I've now lived in France three different times, and over the years I've taken piano lessons, played oboe in a city band, took art classes, did volunteer work, participated in language exchanges, etc.  These were great experiences, I met a lot of terrific people and it made my social life more interesting. 

A good place to find local activities is in what's called an MJC (Maison Jeunes Culture). They’re basically centers that offer recreational activities and clubs you can join, and often there is often one per city, sometimes one even in every neighborhood.  Most cities will also have a ‘foire des associations’ in September, a sort of showcase for the different activities available in the city.  

Best of luck to anyone reading this moving to France. 

Please comment on this post if you have other suggestions you think are useful for anyone visiting or moving to France.   


Popular posts from this blog

Autumn Blues (English version)

Why the French Don't Get Fat

If you were intrigued by this title and are looking for the answer to this question, I'm sorry to disappoint. There is no magical French anti-fat gene. The French do, in fact, "get fat". I chose this title because it's a common stereotype we hear of the French, things like "they eat all that cheese and fatty food, and yet have lower levels of cardiovascular disease". People tend to attribute this to drinking wine, or the Mediterranean diet based on olive oil.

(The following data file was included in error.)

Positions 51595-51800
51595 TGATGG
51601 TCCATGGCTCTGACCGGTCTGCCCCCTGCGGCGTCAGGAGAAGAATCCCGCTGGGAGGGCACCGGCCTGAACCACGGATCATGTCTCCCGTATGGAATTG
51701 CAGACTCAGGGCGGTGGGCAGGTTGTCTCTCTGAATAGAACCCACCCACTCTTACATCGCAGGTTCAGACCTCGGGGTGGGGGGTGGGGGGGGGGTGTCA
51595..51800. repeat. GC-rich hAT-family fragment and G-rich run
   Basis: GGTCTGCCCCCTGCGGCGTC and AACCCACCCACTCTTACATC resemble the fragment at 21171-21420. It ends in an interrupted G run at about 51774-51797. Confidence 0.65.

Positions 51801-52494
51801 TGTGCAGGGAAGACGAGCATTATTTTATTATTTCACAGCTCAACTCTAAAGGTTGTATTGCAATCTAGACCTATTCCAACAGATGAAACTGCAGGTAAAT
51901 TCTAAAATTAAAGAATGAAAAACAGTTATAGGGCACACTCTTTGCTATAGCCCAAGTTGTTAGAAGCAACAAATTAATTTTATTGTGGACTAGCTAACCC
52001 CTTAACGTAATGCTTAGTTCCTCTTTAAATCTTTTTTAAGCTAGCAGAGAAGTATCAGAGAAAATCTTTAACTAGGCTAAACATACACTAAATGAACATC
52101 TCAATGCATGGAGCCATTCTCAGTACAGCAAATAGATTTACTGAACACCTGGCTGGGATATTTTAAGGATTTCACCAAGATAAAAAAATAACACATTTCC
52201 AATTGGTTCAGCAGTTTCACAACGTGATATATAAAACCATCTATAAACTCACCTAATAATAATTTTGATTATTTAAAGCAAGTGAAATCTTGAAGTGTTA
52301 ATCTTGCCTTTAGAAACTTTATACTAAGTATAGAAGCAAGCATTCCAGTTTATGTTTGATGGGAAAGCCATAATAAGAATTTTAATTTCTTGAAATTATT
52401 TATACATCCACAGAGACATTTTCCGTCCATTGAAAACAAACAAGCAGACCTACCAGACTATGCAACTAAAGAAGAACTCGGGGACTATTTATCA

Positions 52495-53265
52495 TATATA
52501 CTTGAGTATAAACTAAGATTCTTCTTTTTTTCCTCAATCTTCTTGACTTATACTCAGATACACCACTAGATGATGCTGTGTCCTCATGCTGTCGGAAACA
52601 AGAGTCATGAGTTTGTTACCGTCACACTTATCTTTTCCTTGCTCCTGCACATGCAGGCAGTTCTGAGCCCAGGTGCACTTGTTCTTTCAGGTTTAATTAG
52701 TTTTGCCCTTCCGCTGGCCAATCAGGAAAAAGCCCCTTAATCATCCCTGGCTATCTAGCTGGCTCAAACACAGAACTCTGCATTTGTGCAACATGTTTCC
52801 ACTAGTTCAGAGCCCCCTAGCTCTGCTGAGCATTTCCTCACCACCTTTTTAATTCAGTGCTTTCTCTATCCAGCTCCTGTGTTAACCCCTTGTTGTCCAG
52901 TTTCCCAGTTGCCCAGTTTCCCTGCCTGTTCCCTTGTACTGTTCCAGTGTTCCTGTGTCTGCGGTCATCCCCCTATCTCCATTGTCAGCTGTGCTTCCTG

Let's look at the facts. An OECD study published in 2014 showed that France has a rising rate of obesity, whereas countries like the US have levelled off.[1]But other statistics show clearly that the US is still far ahead of France in terms of the obesity rate. Depending on your source, the US has approximately twice the percentage of obese adults as in France (anywhere from 24-26 % for the US, and 12-18% for France)[2]. So yes, the French do get fat, but seemingly not as fat as Americans. Even with…

The Aftermath of the American Election

I'll admit, I wanted to post sooner but I have been avoiding the elephant in the room: politics and the American election.
We talked a lot about the election in my lessons with my students, starting with the primaries last winter. We looked at the general election procedure, talked about the big issues, studied the electoral college, watched debate excerpts etc. There is no doubt that this election was particularly rich for discussion. And it also caused great disappointment.
I was surprised actually after the election how much solidarity French people expressed with Americans and the election results. And I quickly realized that their solidarity wasn't just because they were sympathetic. It was because they were scared the same thing is going to happen in France...and it could.
The win of Donald Trump reflects back their own fears about the rise of the French right-wing populist and nationalist party, a party that has been gaining in momentum and popularity since the last elect…